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Scale and Lever Logic

           

How much does a single red square weigh?

This Exploration investigates how the logic you intuitively apply when solving puzzles mirrors fundamental algebraic strategies.

The goal is to help you become a stronger problem solver!

To do so, we will teach you new mathematical techniques and push you to recognize and generalize the algebraic techniques that you already intuitively use as you problem-solve.

  • A full jar of honey weighs 1000 grams.
  • With half of the honey, the total weight is 600 grams.

What is the weight of the empty jar in grams?

What weight will the fourth scale display?

Think carefully! There's a quick and clever shortcut for solving this.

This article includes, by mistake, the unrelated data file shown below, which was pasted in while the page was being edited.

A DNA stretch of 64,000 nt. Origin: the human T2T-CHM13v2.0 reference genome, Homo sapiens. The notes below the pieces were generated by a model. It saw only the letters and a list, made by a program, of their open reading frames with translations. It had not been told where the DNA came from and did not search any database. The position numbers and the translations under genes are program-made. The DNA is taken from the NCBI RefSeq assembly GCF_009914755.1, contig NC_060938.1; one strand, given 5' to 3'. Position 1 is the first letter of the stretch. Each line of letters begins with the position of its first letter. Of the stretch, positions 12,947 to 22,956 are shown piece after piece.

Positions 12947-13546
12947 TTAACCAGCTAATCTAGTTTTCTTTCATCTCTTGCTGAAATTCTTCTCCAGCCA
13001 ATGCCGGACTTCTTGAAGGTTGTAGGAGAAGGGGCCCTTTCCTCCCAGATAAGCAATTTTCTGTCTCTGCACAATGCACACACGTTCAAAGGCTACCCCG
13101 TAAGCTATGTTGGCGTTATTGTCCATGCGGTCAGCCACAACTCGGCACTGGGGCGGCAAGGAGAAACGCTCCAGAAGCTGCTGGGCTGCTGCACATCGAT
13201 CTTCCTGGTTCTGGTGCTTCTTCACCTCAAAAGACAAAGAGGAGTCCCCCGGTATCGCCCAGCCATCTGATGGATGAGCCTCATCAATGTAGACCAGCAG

At the end of this Exploration, you'll have a thorough toolbox of algebraic techniques that feel natural to use and empower you to master complex problems and puzzles!

How many green squares should be placed on the right side of the bottom scale in order to make it balance when released?

We’ll also delve into some applications of algebra in physics!

Which way will the balance above tilt if released?


How to Solve Leverage Puzzles:

Archimedes once said:

“Give me a place to stand and with a lever I will move the whole world.”

His claim was in reference to the fact that the amount of force exerted on a lever arm is equal to the weight of the object sitting on it multiplied by the distance of that object from the fulcrum of the lever: \[\text{Force} = \text{Weight} \times \text{Distance from Fulcrum}.\] This equation explains why the lever system below is balanced, even though there’s a rock on one side and only a small bird on the other: \(120 \times 1 = 40 \times 3.\)

And, at least in theory, if there were a force pulling the earth and Archimedes both "down" and something fixing the position of the fulcrum in space...

(Yes, Archimedes would also need a space suit.)

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